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The Chinese property bubble was a real estate bubble in residential and/or commercial real estate in the People’s Republic of China. The phenomenon has seen average housing prices in the country triple from 2005 to 2009, possibly driven by both government policies and Chinese cultural attitudes.[4] High price-to-income and price-to-rent ratios for property and the high number of unoccupied residential and commercial units have been held up as evidence of a bubble. Critics of the bubble theory point to China’s relatively conservative mortgage lending standards and trends of increasing urbanization and rising incomes as proof that property prices can remain supported.
2011 estimates by property analysts state that there are some 64 million empty properties and apartments in China and that housing development in China is massively oversupplied and overvalued, and is a bubble waiting to burst with serious consequences in the future.[7] The BBC cites Ordos in Inner Mongolia as the largest ghost town in China, full of empty shopping malls and apartment complexes.[8] A large, and largely uninhabited urban real estate development has been constructed 25 km from Dongsheng District in the Kangbashi New Area. Intended to house a million people, it remains largely uninhabited.[9][10] Intended to have 300,000 residents by 2010, government figures stated it had 28,000.[11]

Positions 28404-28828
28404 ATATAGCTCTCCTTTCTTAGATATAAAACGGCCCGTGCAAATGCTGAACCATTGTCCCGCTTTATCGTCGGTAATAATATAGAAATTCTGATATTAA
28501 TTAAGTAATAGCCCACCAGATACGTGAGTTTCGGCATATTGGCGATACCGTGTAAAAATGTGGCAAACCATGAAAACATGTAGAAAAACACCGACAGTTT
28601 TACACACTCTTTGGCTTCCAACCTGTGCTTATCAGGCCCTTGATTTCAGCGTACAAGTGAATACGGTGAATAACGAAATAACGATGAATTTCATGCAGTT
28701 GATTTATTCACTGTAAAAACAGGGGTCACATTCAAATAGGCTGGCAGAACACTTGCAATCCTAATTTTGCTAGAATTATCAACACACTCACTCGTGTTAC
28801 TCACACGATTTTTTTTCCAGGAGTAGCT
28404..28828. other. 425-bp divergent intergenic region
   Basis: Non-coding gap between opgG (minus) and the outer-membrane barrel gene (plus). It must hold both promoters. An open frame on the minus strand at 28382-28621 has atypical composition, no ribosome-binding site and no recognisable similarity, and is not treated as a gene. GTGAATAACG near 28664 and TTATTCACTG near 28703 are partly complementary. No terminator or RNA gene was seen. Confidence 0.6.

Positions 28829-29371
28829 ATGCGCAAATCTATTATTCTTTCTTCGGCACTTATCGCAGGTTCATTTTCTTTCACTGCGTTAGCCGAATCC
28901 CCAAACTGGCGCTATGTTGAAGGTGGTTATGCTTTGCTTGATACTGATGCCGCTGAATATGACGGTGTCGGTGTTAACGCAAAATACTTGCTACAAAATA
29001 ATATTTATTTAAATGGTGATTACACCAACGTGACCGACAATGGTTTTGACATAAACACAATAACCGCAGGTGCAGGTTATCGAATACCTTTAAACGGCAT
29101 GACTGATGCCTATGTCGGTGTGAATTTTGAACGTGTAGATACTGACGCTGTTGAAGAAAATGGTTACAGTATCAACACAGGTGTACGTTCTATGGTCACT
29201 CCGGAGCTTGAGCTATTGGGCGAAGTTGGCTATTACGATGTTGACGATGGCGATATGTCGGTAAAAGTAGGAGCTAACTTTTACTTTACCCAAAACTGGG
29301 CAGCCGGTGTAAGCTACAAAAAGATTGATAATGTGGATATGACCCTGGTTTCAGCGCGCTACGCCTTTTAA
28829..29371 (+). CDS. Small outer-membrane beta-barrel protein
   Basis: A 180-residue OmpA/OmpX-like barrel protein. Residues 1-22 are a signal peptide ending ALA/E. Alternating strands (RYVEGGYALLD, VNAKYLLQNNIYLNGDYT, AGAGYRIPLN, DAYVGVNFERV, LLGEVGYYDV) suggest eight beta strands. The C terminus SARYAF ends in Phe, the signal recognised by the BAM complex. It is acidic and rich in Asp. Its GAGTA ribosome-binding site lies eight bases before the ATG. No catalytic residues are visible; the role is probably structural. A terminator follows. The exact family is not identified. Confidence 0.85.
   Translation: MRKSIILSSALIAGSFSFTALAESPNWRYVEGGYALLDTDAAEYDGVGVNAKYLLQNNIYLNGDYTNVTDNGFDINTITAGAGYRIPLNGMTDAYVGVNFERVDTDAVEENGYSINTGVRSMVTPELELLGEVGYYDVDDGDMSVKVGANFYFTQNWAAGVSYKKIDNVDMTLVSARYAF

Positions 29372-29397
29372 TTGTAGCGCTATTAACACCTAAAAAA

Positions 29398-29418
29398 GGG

Google Real State
Google Real State
Google Real State
Google Real State
Google Real State
Google Real State
Google Real State
Google Real State
Google Real State
Google Real State
Google Real State
Google Real State

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